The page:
The practical application of an enhanced conveyance calculation in flood prediction

Forbes, Graeme Alexander (2000) The practical application of an enhanced conveyance calculation in flood prediction. PhD thesis, University of Glasgow.

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An enhanced one-dimensional mathematical model for simulating flood levels and calculating stage-discharge relationships is presented. Enhanced conveyance subroutines have been developed and incorporated into the commercially available river modelling software ISIS. The newly developed software has been verified using experimental and field data.

When a river overtops its banks there is a vigorous interaction between slow moving flood plain flow and faster moving main channel flow. This interaction mechanism has been the focus of intense research over the past forty years. A selective review of this research is detailed with particular attention to the case of meandering channels.

The Ackers Method and the James and Wark Method are two discharge capacity methods that have emanated from this recent research and are considered to be the most practically suitable methods and are indeed recommended by the Environment Agency of England and Wales. The methods account for interaction effects when flow is overbank in a straight and meandering channel respectively. It is these methods that have been incorporated into the commercially available and industry leading one-dimensional river model ISIS to enable an enhanced conveyance calculation.

The newly developed software has been tested against the Flood Channel Facility Series A and B experiments to a satisfactory level of accuracy. The testing included predicted of stage discharge relationships and water level prediction.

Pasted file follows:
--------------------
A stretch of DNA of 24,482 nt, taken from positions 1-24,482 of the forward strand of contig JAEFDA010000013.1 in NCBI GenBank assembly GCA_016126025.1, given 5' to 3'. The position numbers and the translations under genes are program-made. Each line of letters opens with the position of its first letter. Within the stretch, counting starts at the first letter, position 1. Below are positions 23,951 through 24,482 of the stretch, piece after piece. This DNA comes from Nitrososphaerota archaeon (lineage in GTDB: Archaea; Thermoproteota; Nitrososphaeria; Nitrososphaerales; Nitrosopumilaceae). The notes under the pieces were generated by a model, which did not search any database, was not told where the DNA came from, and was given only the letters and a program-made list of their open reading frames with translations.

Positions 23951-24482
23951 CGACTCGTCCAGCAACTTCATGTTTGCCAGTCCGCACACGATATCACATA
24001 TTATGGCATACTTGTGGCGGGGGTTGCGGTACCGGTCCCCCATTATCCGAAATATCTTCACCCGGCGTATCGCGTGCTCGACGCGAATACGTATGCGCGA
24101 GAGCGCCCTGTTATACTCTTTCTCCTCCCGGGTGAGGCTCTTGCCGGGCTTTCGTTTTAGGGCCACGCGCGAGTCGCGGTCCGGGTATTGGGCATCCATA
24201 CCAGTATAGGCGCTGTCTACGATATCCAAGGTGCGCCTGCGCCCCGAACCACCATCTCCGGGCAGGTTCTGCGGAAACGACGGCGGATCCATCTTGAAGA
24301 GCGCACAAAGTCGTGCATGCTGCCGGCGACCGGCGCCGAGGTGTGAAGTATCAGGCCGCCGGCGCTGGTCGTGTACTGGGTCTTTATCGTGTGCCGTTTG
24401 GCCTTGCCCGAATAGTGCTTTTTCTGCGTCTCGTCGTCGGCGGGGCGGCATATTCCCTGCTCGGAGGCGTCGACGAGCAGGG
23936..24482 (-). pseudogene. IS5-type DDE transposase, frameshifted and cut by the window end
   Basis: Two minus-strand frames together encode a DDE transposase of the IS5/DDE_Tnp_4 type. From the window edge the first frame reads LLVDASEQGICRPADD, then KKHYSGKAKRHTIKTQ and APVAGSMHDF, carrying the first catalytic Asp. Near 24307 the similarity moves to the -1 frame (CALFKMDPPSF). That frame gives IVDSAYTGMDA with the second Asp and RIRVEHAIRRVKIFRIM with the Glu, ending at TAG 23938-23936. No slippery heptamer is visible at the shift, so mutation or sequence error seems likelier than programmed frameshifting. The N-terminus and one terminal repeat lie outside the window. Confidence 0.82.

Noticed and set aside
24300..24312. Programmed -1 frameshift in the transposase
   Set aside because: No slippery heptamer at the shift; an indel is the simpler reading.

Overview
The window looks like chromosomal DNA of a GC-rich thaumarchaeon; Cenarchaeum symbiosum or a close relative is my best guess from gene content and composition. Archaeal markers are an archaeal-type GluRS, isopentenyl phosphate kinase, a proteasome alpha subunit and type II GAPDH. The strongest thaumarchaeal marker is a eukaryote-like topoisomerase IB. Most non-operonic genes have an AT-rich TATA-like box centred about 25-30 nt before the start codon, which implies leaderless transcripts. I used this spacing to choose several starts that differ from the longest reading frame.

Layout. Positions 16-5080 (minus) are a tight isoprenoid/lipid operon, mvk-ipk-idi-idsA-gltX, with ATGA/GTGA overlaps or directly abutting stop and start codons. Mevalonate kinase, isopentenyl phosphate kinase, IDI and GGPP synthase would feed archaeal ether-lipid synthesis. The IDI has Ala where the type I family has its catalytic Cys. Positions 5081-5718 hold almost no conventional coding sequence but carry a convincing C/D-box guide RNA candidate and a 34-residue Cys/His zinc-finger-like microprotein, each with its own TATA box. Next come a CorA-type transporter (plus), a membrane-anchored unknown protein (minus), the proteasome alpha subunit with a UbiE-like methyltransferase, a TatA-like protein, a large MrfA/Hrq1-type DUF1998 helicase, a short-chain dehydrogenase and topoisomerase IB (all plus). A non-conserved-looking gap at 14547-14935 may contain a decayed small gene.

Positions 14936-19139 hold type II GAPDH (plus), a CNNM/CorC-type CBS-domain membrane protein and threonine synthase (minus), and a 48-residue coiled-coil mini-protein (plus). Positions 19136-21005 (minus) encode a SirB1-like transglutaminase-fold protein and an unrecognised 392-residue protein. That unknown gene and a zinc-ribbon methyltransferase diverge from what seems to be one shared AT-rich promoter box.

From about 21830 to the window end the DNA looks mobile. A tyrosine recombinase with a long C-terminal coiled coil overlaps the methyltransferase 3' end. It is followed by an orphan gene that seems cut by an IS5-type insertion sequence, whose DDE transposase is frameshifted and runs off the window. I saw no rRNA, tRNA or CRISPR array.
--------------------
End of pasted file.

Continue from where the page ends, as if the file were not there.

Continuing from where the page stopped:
In addition it has been applied to the River Dane in Cheshire which is highly meandering and suited to the James and Wark methodology. This was intended to give practical advice concerning the use of the James and Wark Method and the degree of accuracy in estimating the 'channel parameters' which are required by this method. The results of this work showed that a significant rise in water level prediction is obtained when using the enhanced code. Also, it was clear that a high degree of accuracy was not required in estimating the 'channel parameters' with the possible exception of the sinuosity term.

Item Type: Thesis (PhD)
Qualification Level: Doctoral
Subjects: T Technology > TA Engineering (General). Civil engineering (General)
Colleges/Schools: College of Science and Engineering > School of Engineering > Infrastructure and Environment
Supervisor's Name: Pender, Prof. Garry
Date of Award: 2000
Depositing User: Elaine Ballantyne
Unique ID: glathesis:2000-3319
Copyright: Copyright of this thesis is held by the author.
Date Deposited: 11 Apr 2012
Last Modified: 10 Dec 2012 14:06

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